Tuesday, July 10, 2012

ad/verse

*
A poem by Glenn Shaheen, from the Spring 2012 issue of Ploughshares:
 

ISRAEL

Steam lifting from the highways, ascending
to the heavens beneath the misery of commute,
fires below the pavement. I have become

a better driver by the standards of Houston.
I will hurt somebody if they deserve to be hurt.
No, ok, no, but I’m an expert in menace. All

this blinding steel and glass, we’ve made
the world a brighter place. They tell me Israel
is a great problem. I don’t care. They tell me

it is our final hope. The world is a maze of
definitions and borders, problems, signs painted
in an array of colors scientifically chosen to

arrest the vision. Israel is a place that rolls
from the tongue. There are no enemies unless
you make it so, unless you inch menacingly

over the paint. The album is criticized for its
lack of structure, for the singer’s refusal to
repeat herself. Hold me, hold me, the heater

is broken, cars are being pulled over outside.
Adults are in the park, groping casually over
glasses of wine they’re not supposed to have.

It’s all true, I am weak. Give me a nation
to hate, to love, to touch and trust the borders of.
Come here, entreat me - inside of you, on you,

what difference does it make. Nobody to call
and nobody who would come out. Come forth,

fond wrench, and do something different to me.


/


I hope to write some thoughts about this poem in an upcoming post . . . thanks to Mr. Shaheen for allowing me to reprint it here.


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5 comments:

  1. I'll return to the questions I tried to raise there in another context, in a future post. I've misplaced my copy of the issue where his poem appears, and I want to be fair and not misquote it— their feature only quotes its first few stanzas—

    ReplyDelete
  2. i found his note about the "inspiration" for his poem very puzzling — but as I say, I think I'll return to my questions regarding that note and its relationship to the poem in a future post, after I find the poem and am able to quote from all of it—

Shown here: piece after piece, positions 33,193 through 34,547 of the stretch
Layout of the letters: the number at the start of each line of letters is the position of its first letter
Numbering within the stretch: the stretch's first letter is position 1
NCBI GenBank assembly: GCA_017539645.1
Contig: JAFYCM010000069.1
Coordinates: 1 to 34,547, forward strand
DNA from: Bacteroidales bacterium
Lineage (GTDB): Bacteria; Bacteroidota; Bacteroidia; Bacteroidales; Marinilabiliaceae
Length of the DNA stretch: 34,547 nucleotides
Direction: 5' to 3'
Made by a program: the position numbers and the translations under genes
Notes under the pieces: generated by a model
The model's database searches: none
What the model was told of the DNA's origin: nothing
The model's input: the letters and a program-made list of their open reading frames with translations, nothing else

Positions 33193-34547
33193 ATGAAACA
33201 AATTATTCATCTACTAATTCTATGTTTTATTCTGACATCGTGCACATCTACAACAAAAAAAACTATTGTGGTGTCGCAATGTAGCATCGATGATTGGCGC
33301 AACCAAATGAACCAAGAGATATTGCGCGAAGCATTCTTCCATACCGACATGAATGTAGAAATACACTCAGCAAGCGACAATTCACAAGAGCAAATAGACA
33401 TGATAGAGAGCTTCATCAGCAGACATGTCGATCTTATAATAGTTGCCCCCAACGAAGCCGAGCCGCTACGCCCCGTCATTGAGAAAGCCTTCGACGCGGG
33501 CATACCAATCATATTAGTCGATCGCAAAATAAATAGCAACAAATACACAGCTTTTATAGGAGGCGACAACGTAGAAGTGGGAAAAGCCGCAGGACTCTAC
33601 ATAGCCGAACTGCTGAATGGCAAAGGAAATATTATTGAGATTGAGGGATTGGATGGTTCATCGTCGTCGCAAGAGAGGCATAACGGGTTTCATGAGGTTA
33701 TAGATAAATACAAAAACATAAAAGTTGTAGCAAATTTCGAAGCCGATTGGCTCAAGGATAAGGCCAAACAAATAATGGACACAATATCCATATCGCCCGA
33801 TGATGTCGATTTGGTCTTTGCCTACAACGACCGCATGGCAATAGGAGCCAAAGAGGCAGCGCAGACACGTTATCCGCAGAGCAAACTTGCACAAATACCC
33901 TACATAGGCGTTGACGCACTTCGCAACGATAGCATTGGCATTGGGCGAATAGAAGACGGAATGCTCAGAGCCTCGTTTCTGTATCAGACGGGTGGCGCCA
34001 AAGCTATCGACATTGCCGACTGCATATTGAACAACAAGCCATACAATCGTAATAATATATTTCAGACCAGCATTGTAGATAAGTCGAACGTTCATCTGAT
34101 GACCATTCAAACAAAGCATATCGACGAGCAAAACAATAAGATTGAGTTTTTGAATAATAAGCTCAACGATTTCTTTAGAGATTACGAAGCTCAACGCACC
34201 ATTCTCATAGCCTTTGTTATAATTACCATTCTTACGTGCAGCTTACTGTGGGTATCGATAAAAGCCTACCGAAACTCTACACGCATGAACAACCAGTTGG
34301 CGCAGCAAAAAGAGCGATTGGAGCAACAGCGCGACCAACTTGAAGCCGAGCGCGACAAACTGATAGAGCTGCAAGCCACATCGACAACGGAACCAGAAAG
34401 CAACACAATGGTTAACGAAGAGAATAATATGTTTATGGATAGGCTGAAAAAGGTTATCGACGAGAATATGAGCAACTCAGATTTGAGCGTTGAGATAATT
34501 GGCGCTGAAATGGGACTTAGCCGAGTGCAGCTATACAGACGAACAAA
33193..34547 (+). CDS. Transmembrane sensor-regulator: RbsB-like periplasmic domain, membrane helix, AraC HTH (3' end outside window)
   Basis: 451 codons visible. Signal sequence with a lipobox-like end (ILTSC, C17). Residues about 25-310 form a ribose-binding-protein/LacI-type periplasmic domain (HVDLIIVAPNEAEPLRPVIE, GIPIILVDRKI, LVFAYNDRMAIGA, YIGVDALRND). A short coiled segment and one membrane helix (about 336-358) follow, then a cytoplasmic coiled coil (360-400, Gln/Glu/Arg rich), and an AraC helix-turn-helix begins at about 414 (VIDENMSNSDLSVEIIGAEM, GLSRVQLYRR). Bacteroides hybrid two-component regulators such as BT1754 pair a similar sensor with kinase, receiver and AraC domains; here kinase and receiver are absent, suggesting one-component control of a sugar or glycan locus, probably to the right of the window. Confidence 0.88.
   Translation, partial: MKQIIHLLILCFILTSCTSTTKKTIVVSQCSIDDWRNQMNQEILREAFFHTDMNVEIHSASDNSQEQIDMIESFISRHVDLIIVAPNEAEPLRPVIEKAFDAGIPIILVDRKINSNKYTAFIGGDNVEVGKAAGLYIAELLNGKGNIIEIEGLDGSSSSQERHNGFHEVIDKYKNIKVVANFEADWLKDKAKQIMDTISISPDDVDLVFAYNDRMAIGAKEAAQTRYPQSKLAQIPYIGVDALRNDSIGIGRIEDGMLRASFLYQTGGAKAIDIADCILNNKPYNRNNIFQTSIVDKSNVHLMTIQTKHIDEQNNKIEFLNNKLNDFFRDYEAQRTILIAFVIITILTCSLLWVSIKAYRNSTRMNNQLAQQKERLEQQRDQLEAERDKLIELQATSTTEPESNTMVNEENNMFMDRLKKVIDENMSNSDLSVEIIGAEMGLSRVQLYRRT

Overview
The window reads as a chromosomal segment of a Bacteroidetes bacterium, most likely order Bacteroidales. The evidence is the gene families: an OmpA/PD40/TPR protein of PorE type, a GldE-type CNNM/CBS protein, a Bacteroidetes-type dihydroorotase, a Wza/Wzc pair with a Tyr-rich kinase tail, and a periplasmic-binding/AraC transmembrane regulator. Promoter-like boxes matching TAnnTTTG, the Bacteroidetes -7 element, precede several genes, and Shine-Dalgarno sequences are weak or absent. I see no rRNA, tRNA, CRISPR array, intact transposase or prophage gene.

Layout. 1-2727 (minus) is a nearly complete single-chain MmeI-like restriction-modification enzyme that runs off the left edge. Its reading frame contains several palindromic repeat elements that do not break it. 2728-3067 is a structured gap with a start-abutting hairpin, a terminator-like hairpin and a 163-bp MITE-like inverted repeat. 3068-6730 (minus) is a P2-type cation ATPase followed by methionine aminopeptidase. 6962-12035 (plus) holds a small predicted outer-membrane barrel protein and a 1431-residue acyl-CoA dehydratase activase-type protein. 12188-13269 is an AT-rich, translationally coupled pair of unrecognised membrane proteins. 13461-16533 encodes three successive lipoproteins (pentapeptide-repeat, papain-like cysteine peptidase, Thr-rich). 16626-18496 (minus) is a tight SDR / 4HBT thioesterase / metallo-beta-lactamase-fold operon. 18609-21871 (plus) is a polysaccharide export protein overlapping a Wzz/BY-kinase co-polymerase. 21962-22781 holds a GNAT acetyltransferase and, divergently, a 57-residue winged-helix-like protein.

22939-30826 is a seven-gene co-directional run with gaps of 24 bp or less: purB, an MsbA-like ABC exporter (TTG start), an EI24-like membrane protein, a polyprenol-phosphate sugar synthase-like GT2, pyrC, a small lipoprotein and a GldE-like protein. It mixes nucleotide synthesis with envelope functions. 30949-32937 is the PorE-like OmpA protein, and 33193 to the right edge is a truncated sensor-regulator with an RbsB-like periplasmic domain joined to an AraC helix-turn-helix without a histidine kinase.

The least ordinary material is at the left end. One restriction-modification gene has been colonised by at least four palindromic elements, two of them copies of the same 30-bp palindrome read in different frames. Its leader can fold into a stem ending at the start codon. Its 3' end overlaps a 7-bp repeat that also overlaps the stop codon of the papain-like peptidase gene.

ReplyDelete
  3. but it does seem ridiculous that Ploughshares feels it must shield its contributors from any adverse comment, as if they were highschool sophomores in an Intro to Creative Writing class . . .

    ReplyDelete
  4. Here's the whole poem, man! Criticize away.

    GS

    ISRAEL

    Steam lifting from the highways, ascending
    to the heavens beneath the misery of commute,
    fires below the pavement. I have become

    a better driver by the standards of Houston.
    I will hurt somebody if they deserve to be hurt.
    No, ok, no, but I’m an expert in menace. All

    this blinding steel and glass, we’ve made
    the world a brighter place. They tell me Israel
    is a great problem. I don’t care. They tell me

    it is our final hope. The world is a maze of
    definitions and borders, problems, signs painted
    in an array of colors scientifically chosen to

    arrest the vision. Israel is a place that rolls
    from the tongue. There are no enemies unless
    you make it so, unless you inch menacingly

    over the paint. The album is criticized for its
    lack of structure, for the singer’s refusal to
    repeat herself. Hold me, hold me, the heater

    is broken, cars are being pulled over outside.
    Adults are in the park, groping casually over
    glasses of wine they’re not supposed to have.

    It’s all true, I am weak. Give me a nation
    to hate, to love, to touch and trust the borders of.
    Come here, entreat me - inside of you, on you,

    what difference does it make. Nobody to call
    and nobody who would come out. Come forth,
    fond wrench, and do something different to me.

    ReplyDelete
  5. thanks for posting it, Mr. Shaheen. I've wanted to reconsider it for a while, since it is one of the poems in my "readthrough" of that Ploughshares issue that in retrospect I feel I may have underestimated or misread. It's certainly better than I gave it credit for in that earlier post, and I will return to it and hope to appreciate and or understand it a bit more at some later time.

    ReplyDelete